From its earliest days, the Society has been fortunate to attract distinguished and talented members, willing to take fresh approaches to the problems and opportunities they encountered in the study of history. They included:
- the pioneer archaeologist Sir John Evans, who joined the society in 1845 aged 22, and developed methods of illustrating pottery finds that formed the model for later generations of archaeologists, as well as contributing to the concept of 'treasure trove' in which the finding of the Park Street Hoard in 1886 played a part; and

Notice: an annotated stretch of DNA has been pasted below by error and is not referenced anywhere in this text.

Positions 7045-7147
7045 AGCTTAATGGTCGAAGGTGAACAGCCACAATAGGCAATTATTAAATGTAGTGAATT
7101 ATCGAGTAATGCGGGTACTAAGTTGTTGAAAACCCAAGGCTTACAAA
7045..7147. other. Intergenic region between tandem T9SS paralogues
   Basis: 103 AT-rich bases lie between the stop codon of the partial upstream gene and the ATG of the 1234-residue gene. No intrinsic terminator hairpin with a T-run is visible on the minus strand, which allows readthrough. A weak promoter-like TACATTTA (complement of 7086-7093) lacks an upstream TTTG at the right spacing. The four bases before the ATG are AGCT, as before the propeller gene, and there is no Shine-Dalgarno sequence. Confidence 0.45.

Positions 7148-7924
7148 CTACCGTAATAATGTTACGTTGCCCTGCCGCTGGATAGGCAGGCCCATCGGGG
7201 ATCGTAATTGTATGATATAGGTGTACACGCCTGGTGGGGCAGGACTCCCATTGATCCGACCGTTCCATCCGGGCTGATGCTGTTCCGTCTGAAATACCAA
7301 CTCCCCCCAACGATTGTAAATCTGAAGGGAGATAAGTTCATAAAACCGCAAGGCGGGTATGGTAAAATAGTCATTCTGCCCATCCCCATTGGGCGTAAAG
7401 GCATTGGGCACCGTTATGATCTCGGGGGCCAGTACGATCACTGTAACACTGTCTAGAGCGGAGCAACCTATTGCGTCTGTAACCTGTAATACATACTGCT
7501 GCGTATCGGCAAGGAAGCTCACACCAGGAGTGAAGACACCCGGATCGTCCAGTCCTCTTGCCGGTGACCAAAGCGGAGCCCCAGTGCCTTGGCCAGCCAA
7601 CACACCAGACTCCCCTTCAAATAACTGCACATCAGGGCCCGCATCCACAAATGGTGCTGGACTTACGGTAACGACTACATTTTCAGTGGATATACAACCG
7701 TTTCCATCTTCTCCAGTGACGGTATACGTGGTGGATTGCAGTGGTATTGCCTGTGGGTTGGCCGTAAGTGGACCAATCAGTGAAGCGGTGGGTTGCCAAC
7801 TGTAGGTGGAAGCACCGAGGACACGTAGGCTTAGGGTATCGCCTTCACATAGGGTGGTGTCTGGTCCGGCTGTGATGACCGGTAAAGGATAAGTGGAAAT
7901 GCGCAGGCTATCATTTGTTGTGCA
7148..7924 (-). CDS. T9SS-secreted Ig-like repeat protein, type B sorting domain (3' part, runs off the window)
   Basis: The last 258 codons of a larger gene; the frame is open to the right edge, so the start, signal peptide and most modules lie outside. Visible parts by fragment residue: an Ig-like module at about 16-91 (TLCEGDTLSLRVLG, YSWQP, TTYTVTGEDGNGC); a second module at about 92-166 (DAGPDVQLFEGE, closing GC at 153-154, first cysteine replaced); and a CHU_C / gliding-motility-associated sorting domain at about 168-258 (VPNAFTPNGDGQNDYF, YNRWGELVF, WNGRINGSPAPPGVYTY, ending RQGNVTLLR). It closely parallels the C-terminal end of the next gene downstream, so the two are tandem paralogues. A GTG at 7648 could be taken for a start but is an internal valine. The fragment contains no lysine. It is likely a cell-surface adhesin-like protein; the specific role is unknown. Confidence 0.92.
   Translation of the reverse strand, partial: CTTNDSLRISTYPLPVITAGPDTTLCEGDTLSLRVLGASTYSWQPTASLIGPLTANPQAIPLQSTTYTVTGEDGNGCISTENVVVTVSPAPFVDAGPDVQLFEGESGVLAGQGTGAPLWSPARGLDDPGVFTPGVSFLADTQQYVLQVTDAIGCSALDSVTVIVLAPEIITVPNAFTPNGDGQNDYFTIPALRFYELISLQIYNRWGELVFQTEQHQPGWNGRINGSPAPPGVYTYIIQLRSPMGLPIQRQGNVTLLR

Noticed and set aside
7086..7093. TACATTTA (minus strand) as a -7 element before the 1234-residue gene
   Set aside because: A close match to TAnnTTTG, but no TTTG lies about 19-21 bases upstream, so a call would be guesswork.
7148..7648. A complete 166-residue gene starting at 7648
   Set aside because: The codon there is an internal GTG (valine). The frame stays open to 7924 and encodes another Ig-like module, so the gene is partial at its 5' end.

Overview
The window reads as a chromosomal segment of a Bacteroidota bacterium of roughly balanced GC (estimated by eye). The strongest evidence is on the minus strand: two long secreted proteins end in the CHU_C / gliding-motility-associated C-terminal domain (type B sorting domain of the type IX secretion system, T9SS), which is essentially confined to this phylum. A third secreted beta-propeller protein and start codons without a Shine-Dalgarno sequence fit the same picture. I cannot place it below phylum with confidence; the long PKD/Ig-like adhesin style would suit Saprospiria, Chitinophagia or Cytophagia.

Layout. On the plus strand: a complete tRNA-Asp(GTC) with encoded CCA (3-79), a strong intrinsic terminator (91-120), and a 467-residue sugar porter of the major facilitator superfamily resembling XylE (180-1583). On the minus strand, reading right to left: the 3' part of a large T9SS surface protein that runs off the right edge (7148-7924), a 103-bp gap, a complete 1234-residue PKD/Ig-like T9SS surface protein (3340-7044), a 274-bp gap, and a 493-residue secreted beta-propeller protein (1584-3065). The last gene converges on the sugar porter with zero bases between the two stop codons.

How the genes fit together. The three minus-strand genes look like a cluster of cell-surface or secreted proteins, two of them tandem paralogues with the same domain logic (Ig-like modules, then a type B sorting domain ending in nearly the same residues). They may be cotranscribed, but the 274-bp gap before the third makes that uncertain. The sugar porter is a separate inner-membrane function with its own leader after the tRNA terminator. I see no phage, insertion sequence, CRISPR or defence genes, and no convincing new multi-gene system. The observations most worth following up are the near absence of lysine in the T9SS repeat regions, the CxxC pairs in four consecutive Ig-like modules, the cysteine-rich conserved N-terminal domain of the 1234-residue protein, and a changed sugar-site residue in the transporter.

- Dr Norman Davey (see below), who developed new techniques for raising intact plaster wall decorations, thus enabling the preservation of the wonderful wall plaster found in Shepherd Frere's 1950s excavations at Bluehouse Hill.
Other innovations championed by the Society include those used to find out more about archaeological features in large open spaces without the need for intrusive and expensive excavations, such as aerial photography and remote sensing.